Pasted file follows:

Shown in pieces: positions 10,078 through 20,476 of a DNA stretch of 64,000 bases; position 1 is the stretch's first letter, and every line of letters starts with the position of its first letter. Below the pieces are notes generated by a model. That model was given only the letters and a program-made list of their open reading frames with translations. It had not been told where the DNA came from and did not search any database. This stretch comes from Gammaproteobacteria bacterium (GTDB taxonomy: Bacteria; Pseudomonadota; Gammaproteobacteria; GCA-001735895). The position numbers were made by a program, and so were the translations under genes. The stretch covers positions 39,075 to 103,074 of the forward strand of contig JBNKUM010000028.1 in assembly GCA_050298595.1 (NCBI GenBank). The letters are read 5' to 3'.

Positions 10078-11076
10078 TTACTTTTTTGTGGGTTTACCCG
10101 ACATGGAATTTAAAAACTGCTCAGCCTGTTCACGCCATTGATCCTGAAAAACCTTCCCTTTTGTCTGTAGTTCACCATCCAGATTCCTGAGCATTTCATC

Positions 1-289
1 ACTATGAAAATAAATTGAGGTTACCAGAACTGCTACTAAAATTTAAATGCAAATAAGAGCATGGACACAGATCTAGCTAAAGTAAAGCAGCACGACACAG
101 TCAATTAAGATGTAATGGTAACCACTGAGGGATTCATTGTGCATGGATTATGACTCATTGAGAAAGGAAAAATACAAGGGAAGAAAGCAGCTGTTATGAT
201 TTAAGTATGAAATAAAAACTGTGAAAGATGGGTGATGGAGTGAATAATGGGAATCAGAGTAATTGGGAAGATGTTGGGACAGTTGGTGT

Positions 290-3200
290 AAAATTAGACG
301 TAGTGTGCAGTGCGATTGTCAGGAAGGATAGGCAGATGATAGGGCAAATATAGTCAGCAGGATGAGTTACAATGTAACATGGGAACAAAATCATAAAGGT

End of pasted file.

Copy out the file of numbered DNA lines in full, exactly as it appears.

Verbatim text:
Shown in pieces: positions 10,078 through 20,476 of a DNA stretch of 64,000 bases; position 1 is the stretch's first letter, and every line of letters starts with the position of its first letter. Below the pieces are notes generated by a model. That model was given only the letters and a program-made list of their open reading frames with translations. It had not been told where the DNA came from and did not search any database. This stretch comes from Gammaproteobacteria bacterium (GTDB taxonomy: Bacteria; Pseudomonadota; Gammaproteobacteria; GCA-001735895). The position numbers were made by a program, and so were the translations under genes. The stretch covers positions 39,075 to 103,074 of the forward strand of contig JBNKUM010000028.1 in assembly GCA_050298595.1 (NCBI GenBank). The letters are read 5' to 3'.

Positions 10078-11076
10078 TTACTTTTTTGTGGGTTTACCCG
10101 ACATGGAATTTAAAAACTGCTCAGCCTGTTCACGCCATTGATCCTGAAAAACCTTCCCTTTTGTCTGTAGTTCACCATCCAGATTCCTGAGCATTTCATC

Positions 1-289
1 ACTATGAAAATAAATTGAGGTTACCAGAACTGCTACTAAAATTTAAATGCAAATAAGAGCATGGACACAGATCTAGCTAAAGTAAAGCAGCACGACACAG
101 TCAATTAAGATGTAATGGTAACCACTGAGGGATTCATTGTGCATGGATTATGACTCATTGAGAAAGGAAAAATACAAGGGAAGAAAGCAGCTGTTATGAT
201 TTAAGTATGAAATAAAAACTGTGAAAGATGGGTGATGGAGTGAATAATGGGAATCAGAGTAATTGGGAAGATGTTGGGACAGTTGGTGT

Positions 290-3200
290 AAAATTAGACG
301 TAGTGTGCAGTGCGATTGTCAGGAAGGATAGGCAGATGATAGGGCAAATATAGTCAGCAGGATGAGTTACAATGTAACATGGGAACAAAATCATAAAGGT